Issac was due to be away at scout camp this weekend, so it was just me caching on my own. I’d been watching the weather all week with the original intention of going caching around the Chorley area.
By Friday afternoon, the weather looked dismal and as I’m just about fed up of caching in the rain every week, I decided to not go caching on Saturday and instead, hope for good weather early in the week to go then instead.
Anyway, Saturday morning came and the weather at home looked ok – not fabulous, just ok. I decided to go off and try the Snow White and the Seven Dwarfs series between Stone and Stafford as it’s been sat on our nearest to home not founds for way too long now.
Off I set and soon parked up, before setting off on the walk. These caches are all nice big boxes, but the catch is there is a bigger distance between each one than you usually find – 0.6 miles would be typical of this. Not a problem though as it looked like a great walk (it was!).
Not a great deal to report with the caches: all were as advertised and all were easy enough to find. On the way I saw tons of wildlife, including two HUGE pigs in a field I had to cross and lots of inquisitive cows.
I arrived back at the Jeep shortly before dinnertime and decided as the weather was still holding, I’d head off to Stoke and see if I could do a bit of a clear-up there. The first one was by Stoke Rugby Club’s ground and was a disaster as I could not find it. I’m pretty sure it’s missing as the hint was very specific and the cache was not there.
Next, it was three easy micros in Longton Park, followed by another DNF. This time the cache was in an area of nettles that went above my head height and despite quite a bit of bush-whacking, I could not spot the stump the cache was supposed to be in. One for the winter methinks.
I then did a quick cache outside the Gladstone Pottery Museum (not a micro either, which was a shock, given the relatively exposed location), before setting off on foot for Mawgan’s series of 6 caches along a greenway (cycleway) – I wish I’d brought my bike now.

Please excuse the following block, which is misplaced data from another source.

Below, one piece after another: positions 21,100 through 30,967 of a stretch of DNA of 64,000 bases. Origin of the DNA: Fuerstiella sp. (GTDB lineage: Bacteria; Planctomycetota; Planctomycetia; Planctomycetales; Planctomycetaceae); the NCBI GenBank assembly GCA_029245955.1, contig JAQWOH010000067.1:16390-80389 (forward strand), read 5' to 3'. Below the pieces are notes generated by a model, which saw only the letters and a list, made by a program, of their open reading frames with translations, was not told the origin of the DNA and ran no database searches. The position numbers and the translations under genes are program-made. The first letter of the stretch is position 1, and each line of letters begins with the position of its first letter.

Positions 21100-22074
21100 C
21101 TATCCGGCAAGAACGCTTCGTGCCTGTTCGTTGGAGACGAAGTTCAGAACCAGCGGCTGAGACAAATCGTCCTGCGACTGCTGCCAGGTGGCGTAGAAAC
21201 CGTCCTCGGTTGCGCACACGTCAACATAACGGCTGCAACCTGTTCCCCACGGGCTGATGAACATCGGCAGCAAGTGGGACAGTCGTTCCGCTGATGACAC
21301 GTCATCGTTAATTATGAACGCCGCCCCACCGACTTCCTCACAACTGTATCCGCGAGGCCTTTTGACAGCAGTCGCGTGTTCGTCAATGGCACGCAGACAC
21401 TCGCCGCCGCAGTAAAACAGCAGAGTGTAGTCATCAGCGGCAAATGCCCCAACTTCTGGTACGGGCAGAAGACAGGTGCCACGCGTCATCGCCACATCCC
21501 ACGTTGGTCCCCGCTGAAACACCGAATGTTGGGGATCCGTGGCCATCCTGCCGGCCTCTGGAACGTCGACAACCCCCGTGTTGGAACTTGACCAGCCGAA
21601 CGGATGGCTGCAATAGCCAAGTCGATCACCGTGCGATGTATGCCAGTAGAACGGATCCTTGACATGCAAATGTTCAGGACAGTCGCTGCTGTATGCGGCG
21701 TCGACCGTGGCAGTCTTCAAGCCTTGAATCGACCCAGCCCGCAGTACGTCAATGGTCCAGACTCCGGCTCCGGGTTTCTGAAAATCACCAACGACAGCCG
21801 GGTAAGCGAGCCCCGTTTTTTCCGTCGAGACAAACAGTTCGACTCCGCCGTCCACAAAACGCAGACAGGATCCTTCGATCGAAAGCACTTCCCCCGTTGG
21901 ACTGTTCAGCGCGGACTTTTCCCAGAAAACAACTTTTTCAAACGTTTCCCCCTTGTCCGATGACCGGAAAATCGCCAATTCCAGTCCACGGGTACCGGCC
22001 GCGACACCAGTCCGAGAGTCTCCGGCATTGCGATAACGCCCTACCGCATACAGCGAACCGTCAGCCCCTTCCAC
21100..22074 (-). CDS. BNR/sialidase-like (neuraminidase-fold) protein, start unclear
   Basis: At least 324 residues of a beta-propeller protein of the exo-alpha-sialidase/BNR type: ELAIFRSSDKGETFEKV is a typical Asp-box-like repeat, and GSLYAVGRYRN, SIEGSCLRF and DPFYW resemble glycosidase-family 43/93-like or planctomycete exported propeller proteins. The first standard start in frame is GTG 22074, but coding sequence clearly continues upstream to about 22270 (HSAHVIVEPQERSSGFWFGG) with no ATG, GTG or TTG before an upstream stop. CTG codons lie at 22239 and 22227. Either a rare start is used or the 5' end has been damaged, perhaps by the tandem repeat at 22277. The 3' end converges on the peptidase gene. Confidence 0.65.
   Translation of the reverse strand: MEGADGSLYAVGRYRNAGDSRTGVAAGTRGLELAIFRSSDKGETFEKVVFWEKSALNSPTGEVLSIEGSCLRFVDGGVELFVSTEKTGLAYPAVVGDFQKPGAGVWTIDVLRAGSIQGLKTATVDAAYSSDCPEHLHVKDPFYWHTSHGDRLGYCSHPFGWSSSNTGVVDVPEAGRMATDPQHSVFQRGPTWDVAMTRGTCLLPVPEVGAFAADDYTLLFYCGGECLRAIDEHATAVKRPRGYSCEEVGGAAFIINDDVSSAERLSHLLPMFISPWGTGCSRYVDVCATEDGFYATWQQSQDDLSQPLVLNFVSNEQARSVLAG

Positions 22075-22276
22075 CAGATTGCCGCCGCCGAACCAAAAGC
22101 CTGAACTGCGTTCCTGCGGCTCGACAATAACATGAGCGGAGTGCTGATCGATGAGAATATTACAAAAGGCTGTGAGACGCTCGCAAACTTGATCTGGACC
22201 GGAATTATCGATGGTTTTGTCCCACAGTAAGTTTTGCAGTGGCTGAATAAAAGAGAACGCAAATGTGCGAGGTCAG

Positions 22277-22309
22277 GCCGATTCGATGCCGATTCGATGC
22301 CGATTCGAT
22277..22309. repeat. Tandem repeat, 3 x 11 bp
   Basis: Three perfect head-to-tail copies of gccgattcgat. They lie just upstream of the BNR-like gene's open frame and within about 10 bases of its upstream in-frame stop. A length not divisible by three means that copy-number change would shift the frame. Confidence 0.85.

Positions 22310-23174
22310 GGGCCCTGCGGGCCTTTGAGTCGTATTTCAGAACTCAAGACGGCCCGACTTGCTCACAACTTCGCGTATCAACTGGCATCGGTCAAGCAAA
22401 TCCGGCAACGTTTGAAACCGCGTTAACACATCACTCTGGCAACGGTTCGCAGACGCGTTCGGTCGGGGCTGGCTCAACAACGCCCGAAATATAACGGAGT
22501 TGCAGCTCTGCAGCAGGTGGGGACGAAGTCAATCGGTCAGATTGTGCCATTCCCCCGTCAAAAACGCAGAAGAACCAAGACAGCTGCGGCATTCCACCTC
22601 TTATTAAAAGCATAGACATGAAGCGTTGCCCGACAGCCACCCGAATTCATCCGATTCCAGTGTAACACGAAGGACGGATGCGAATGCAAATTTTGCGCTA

More disasters here as I could not find the first two caches. The third was sopping and the fourth had fallen out of the tree it was in and was lying nearby. I decided to cut my losses and move on without doing the remaining two caches as micros in a place much bigger caches could easily be hidden is not really my idea of fun I’m afraid.
Things improved totally from here on in and I did not have any more DNF’s.
The next cache was by the Fenton TV transmitter on top of a small hill overlooking the area. Next, it was an Earthcache in a park not too far from the road.
I then headed off into downtown Stoke to see if I could find the new cache set by the Stoke Museums people. It looked like the cache was actually in the museum and all the parking was pay and display, so I moved on elsewhere instead. We’ll have to return to the museum some other time as it looks really interesting.
I then headed off to the NE reaches of the city for some more easy finds, including clearing up a DNF I’d had ages ago, on the way to Biddulph.
Next, I worked my way over to Apedale Country Park on the west side of Stoke, taking in a few easy caches on the way. Some quick caching round the park saw several more easy finds.
Not many caches to find in the area left now, so off I went to one right by the M6 in Bateswood Nature Reserve. TomTom beeps at us with this cache every time we go past on the Motorway so it will be good to find this one. The co-ords were bang on and the hide was the best of the day by far. I won’t give anything away here, but it’s a different variation on a pretty rare type of hide and very satisfying to find.
A couple more caches to finish off the day now. The next one was the best location of the day – a real hidden gem right in the middle of Keele University grounds. This is what caching is all about!
31 finds for the day and I was back home nice and early. Can’t beat that as I’d only gone out to find the 8 Snow White caches.